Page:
Farewell to the 2018 season.
Calling it disappointing would be akin to describing Charlie Manson as a troubled soul.
However, the potential for a silver lining should not be ignored. The diabolical results of this year have brought about the Football Club Review. Such a review, and the associated raft of changes/improvements, may not have eventuated from an average or mildly successful season. One recommendation that must be at the forefront of the changes is the divorce of the Eels and the Magpies.
Over the last couple of months I’ve campaigned for an end to the Eels ISP venture with the Wenty Magpies. Without throwing any stones at the Magpies, I’ve maintained that it’s imperative for Parramatta to field a stand alone ISP team. The last few rounds of the competition have only reinforced my stance.
In previous posts, see here and here, I’ve highlighted issues such as pathways and opportunities, player support and mentoring, and importantly developing a culture of Parramatta aspirational players. Undoubtedly these critical issues will have been addressed in the much discussed review (see Clint’s post).
In this post I will address the impact of the venture on the clubs in the Parramatta District Junior Rugby League and the advantages to be gained from an Eels ISP team.
When you have a powerful junior club such as Wentworthville aligned with the Eels, there is the perception that playing with this club is the pathway to grade football. It matters not whether this perception impacts the parents of the very young, or the parents of the talented teen (even the player himself), the fact remains that it is not conducive to a healthy and balanced junior league.
The perception might impact a large number of talented kids or just a handful. Regardless, this thought should not exist.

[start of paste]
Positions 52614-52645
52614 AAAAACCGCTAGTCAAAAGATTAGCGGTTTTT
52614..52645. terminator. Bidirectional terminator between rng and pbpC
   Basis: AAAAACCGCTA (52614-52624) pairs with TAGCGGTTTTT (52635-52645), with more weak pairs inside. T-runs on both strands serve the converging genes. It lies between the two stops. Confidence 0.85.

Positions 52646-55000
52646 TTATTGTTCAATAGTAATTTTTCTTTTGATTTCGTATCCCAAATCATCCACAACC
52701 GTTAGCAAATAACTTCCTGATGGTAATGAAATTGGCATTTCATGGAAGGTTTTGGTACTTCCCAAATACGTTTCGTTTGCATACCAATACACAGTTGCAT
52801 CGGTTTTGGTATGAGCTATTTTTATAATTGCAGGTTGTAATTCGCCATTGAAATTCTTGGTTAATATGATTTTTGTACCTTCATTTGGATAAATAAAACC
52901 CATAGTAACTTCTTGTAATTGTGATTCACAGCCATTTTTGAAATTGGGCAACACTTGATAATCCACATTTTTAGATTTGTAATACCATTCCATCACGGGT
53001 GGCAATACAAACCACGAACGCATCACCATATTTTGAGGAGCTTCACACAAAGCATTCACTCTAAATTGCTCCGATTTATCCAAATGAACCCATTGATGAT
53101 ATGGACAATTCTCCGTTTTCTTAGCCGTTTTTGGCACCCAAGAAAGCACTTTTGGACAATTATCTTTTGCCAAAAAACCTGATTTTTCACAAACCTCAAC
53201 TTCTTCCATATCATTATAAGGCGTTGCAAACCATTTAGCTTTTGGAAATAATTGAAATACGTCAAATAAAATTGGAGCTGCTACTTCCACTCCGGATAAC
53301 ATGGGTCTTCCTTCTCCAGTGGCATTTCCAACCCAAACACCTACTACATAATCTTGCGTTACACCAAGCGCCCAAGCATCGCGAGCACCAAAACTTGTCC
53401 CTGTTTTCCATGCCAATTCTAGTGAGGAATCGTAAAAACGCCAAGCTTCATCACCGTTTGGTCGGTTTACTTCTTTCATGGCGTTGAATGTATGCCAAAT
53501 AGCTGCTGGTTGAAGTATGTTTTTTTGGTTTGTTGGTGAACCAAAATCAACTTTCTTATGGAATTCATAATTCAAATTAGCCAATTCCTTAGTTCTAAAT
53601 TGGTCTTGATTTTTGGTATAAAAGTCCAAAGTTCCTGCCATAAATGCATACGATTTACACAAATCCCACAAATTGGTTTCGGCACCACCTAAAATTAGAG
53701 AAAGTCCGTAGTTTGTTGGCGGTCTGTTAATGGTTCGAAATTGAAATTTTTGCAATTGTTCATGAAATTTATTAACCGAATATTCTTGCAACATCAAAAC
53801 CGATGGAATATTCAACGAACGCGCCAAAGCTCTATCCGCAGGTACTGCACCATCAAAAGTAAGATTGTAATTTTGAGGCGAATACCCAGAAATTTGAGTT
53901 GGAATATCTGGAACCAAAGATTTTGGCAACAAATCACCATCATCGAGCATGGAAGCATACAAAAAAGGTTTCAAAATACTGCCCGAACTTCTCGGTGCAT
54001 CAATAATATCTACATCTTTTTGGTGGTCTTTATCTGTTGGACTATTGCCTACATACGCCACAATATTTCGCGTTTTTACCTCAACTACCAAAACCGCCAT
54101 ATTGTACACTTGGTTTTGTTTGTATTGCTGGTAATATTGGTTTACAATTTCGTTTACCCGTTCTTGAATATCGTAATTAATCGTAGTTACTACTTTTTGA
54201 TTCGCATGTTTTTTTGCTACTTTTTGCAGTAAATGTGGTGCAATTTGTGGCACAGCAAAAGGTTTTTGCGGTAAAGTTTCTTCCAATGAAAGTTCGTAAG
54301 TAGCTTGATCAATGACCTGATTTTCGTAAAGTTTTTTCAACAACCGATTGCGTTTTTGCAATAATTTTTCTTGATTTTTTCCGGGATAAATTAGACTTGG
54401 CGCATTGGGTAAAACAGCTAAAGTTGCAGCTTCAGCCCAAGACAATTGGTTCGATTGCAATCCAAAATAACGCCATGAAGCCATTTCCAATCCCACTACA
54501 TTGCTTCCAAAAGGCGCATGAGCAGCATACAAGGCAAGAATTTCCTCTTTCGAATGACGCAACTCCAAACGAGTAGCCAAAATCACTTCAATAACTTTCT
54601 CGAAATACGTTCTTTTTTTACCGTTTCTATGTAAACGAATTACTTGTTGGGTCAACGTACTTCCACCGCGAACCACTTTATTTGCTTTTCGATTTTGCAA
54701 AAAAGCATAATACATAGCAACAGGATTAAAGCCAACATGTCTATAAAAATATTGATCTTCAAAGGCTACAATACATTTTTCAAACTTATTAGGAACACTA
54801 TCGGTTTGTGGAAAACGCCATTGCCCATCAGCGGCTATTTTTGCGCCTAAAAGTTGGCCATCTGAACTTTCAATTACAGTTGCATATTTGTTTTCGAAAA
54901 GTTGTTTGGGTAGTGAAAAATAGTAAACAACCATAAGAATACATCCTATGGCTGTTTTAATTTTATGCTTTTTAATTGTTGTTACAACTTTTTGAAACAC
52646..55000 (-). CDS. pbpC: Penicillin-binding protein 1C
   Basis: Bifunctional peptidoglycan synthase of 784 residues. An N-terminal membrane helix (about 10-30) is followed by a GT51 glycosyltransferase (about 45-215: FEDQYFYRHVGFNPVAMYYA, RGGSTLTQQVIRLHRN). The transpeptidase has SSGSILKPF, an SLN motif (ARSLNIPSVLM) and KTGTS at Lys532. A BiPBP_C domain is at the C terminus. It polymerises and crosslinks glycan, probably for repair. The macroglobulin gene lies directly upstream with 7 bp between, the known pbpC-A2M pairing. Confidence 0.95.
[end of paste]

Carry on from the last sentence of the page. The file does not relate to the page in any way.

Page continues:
Ideally kids will play for their local club. The reality is that the older a player gets, the more likely that “recruitment” to stronger teams will occur. But whether it’s perception or reality, the management within the senior club must do everything in its power to minimise the weak getting weaker and the strong getting stronger.
This is the role that the Eels must take so that their own junior league flourishes and remains the lifeblood of the club.
A Better Model For PDJRL Clubs
As the senior club, the Parramatta Eels can establish a true junior feeder club system.
The Eels Harold Matts, SG Ball, Jersey Flegg and ISP teams should play in Eels jerseys and without any exclusive affiliation with a lone junior club such as Wentworthville.
Players from all junior clubs can continue to have the opportunity to be selected for junior representative footy, and do so without the perception that playing for a particular club is the avenue to selection.
The local clubs which field senior teams in competitions such as Sydney Shield and Ron Massey Cup can become true feeder teams, similar to the arrangement that exists between the Broncos and the Queensland Intrust Super Cup teams. Like that competition, players outside the NRL Top 30 that are not required for ISP or Flegg (this would likely be second tier players or extended the Flegg squad) could be allocated to the Sydney Shield and Ron Massey Cup teams across the PDJRL clubs.
The outcome of this is that these clubs are strengthened by the injection of graded players, and players at these clubs can see a pathway via their own club to the Eels.
The Hills Bulls, Cabramatta, Wenty, Guildford and Mounties are all Parramatta JDRL clubs with teams in these competitions. Mounties have an ISP relationship with Canberra but their juniors are still Parramatta juniors. No other Sydney NRL club has so many local clubs participating in these senior competitions.
It is a unique opportunity.
Without doubt, the review will identify the need for a Centre of Excellence.
As the current ETC at Old Saleyards sits on Crown land, the development of that site is likely to be problematical. Any COE will need greater space than what is currently available in Parramatta.